This story won’t really get rolling until Trump is asked about it and says something about how if you don’t want your child disappeared and trafficked by people who took custody of them from the U.S. government, you shouldn’t be sending them here. Then we’ll have a three-day debate a la the MS-13 “animals” thing over whether parents losing their kids forever is harrowing negligence by the feds or just a “tough” penalty for crossing the border illegally.
Reading this, it’s weird to think POTUS views Kirstjen Nielsen as a softie on immigration. It doesn’t get much more hardcore than handing off illegal-immigrant kids to strangers and then losing track of them.
From last October to the end of the year, officials at the agency’s Office of Refugee Resettlement tried to reach 7,635 children and their sponsors, Mr. Wagner testified. From these calls, officials learned that 6,075 children remained with their sponsors. Twenty-eight had run away, five had been removed from the United States and 52 had relocated to live with a nonsponsor.
But officials at the agency were unable to determine with certainty the whereabouts of 1,475 children, Mr. Wagner said.
That’s from a NYT story published late last month that’s making the rounds today for some reason, probably because of this more recent op-ed. Rich Lowry’s right that some of the hype about it plays loose with the facts. For instance, improvements have been made in keeping tabs on kids since the problem was first identified two years ago. And all of the kids described in the Times story arrived alone at the border, without any parents. Then again, now that DHS has said it plans to separate kids from parents when they do arrive here together, it’s newly relevant in those cases too. Separating children from parents is a defensible, if stark, deterrent to border-crossing: If you’re going to chance it and involve your son or daughter in the trip, you need to expect that you’ll be separated for awhile if caught. They’ll be taken care of in the meantime and you’ll be reunited when you’re deported, but a good parent would spare them the ordeal by leaving them back home with relatives or, better yet, not attempting to make the crossing yourself.
If that’s how it worked, that would be one thing. But sometimes that’s not how it works:
Two years ago the subcommittee released a report detailing how health and human services officials placed eight children with human traffickers who forced the minors to work on an egg farm in Marion, Ohio. The report found that department officials had failed to establish procedures to protect the unaccompanied minors, such as conducting sufficient background checks on potential sponsors and following up with sponsors. As a result, the children were turned over to the people who contracted them out to the egg farm.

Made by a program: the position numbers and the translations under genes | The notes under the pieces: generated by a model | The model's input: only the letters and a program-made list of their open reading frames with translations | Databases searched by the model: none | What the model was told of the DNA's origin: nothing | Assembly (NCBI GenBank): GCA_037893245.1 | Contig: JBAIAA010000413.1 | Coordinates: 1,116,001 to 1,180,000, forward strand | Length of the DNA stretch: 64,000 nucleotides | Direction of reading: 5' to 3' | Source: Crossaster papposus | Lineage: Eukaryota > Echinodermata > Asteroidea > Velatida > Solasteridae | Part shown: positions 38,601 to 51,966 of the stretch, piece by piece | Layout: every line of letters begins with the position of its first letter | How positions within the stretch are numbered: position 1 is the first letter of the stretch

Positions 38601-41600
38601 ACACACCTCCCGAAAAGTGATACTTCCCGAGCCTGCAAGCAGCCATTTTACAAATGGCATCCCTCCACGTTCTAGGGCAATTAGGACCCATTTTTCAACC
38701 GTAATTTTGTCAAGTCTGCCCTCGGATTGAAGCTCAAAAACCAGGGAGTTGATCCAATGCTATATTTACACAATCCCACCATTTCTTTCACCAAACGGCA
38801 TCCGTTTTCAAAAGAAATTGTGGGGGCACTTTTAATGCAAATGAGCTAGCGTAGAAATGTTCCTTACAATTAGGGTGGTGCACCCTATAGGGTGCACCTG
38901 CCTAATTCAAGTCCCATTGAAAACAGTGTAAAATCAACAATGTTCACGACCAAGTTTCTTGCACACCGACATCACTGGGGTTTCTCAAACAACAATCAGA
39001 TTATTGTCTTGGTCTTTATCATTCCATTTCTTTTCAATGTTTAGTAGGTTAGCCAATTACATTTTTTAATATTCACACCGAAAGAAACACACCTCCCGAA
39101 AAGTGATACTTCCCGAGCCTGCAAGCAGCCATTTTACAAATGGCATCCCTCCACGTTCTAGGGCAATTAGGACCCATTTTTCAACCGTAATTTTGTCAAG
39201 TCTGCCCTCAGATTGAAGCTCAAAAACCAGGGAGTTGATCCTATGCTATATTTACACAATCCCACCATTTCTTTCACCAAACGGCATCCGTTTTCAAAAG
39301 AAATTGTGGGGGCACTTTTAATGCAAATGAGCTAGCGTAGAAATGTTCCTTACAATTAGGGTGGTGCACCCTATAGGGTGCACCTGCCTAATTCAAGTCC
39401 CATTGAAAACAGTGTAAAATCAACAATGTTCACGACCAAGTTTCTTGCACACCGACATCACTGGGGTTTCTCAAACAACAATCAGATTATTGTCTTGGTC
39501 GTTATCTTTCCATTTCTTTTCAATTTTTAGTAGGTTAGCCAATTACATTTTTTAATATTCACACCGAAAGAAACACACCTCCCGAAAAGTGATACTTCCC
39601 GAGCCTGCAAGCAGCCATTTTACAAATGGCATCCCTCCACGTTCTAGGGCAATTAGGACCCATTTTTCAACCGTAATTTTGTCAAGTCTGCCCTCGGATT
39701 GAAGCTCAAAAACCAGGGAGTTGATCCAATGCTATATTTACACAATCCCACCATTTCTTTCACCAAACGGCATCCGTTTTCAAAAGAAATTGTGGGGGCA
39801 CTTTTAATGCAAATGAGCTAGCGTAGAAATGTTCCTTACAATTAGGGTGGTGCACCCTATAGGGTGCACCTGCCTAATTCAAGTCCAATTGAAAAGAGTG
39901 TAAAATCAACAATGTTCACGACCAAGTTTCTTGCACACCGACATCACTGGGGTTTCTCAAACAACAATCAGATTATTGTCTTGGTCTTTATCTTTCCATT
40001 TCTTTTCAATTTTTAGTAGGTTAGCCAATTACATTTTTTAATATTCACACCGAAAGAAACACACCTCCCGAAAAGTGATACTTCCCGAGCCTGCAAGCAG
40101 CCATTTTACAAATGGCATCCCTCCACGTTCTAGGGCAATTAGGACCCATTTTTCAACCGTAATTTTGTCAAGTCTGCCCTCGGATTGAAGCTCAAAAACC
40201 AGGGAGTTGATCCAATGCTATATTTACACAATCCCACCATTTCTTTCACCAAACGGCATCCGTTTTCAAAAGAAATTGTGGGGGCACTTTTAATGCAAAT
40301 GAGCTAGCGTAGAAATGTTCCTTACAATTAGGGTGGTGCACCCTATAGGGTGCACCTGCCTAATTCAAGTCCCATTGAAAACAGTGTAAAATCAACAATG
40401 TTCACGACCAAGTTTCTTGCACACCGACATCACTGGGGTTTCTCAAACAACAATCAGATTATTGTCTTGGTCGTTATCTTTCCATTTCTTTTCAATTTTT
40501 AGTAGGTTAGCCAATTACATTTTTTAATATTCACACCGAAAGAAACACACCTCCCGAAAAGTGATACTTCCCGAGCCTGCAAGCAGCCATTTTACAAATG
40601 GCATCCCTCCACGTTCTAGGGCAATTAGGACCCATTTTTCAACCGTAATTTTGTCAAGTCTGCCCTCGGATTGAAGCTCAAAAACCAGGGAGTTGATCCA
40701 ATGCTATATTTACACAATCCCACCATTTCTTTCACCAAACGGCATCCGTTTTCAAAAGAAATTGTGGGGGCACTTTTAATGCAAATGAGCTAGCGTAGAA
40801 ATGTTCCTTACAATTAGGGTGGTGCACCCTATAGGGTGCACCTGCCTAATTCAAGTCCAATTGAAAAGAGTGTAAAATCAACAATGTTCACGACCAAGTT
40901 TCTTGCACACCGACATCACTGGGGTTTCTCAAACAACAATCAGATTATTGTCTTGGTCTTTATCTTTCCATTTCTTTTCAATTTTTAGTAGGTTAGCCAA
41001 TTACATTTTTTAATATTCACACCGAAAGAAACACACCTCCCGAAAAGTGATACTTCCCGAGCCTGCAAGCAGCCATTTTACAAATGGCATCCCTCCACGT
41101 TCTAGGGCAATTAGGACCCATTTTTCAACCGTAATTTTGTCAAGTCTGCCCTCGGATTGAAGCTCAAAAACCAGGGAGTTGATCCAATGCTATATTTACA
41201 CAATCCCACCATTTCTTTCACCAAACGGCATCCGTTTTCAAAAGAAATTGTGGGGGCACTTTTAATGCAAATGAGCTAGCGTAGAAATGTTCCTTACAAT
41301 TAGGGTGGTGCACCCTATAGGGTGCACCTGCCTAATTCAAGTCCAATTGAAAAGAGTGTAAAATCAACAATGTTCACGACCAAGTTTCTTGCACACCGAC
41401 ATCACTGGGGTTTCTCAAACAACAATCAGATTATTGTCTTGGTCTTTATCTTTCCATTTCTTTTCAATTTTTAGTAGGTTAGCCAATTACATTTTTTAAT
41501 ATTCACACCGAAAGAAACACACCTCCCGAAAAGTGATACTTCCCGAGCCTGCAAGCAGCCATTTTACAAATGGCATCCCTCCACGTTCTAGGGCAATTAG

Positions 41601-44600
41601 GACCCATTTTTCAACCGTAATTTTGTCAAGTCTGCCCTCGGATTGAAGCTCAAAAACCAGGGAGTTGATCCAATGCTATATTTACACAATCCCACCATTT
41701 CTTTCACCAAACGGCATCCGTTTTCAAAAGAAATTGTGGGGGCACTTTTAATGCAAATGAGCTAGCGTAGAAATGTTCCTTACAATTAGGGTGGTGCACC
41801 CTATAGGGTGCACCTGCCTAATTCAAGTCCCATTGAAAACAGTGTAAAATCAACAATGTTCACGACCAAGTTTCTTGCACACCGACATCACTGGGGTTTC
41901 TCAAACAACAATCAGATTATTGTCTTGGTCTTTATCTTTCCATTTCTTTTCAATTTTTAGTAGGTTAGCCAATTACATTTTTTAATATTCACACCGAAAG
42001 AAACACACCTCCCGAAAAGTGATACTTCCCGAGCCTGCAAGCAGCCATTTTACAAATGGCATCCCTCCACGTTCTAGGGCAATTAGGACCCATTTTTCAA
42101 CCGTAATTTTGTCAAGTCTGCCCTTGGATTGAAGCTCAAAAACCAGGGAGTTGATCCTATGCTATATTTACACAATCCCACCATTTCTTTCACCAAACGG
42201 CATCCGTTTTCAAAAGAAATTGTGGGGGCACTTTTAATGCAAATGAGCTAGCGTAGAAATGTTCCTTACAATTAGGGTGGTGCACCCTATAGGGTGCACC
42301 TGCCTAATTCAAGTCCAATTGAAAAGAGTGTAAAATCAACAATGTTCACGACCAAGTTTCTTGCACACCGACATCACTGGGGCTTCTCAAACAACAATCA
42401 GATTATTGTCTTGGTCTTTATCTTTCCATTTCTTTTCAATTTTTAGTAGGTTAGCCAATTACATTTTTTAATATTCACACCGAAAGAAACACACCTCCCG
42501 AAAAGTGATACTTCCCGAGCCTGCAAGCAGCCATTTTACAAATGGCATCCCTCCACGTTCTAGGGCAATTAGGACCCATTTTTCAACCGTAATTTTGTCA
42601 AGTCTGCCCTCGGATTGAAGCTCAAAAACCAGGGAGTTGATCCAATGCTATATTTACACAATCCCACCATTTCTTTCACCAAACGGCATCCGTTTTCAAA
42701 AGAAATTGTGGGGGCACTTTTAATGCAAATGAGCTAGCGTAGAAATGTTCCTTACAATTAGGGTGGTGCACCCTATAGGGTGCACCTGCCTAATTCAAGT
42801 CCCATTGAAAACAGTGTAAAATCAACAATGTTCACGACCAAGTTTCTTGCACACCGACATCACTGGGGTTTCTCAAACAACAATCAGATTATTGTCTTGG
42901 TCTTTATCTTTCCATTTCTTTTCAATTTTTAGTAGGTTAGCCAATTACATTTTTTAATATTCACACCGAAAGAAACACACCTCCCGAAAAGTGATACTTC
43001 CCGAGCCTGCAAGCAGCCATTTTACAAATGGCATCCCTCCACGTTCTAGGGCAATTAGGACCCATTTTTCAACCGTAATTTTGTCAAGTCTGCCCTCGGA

The timeline there should tell you that this is by no means just a Trump or a Republican problem. What typically happens is that an underaged illegal is taken into federal custody and then placed with a “sponsor” in the U.S., usually a relative but sometimes not, who’s charged with making sure they make it to their immigration hearing. The feds are supposed to do detailed background checks on the sponsors and to phone 30 days later to see how things are going, and ideally they’d notify state and local authorities that a child has been placed in their jurisdiction so that those agencies can try to keep tabs on him or her. Doesn’t always happen, though. Bureaucracies are bureaucracies. The best-case scenario is that most of the “missing” kids are actually safe with their sponsors somewhere, hiding in the proverbial shadows to avoid deportation as “catch and release” scofflaws. The worst-case scenario is … well, just let your mind wander among the multitude of unthinkable possibilities when a young kid is placed in the custody of a sketchy adult.
There’s no sense debating the morality of the policy. If you think it’s tolerable for the feds to lose track of kids because illegals deserve whatever misfortune we can serve up in the name of deterrence, nothing’s going to change your mind. I’ll give you the hard-headed policy argument for wanting this fixed instead: The more kids disappear, the more voters will be scandalized, and consequently the more difficult it’ll be to sustain support for the policy of separating kids from their parents after they’re detained. If you think separation is a useful deterrent to border crossings, however stern, the feds showing the country that they can’t prevent kids from maybe being trafficked in the process is a major threat to that policy’s continued use. They either need to figure this out or just leave the kids with their parents in detention — assuming, that is, that federal courts will let them.
Silver lining, though. If Trump’s looking for a pretext to can Nielsen, whom he seems to deeply dislike, now he’s got one.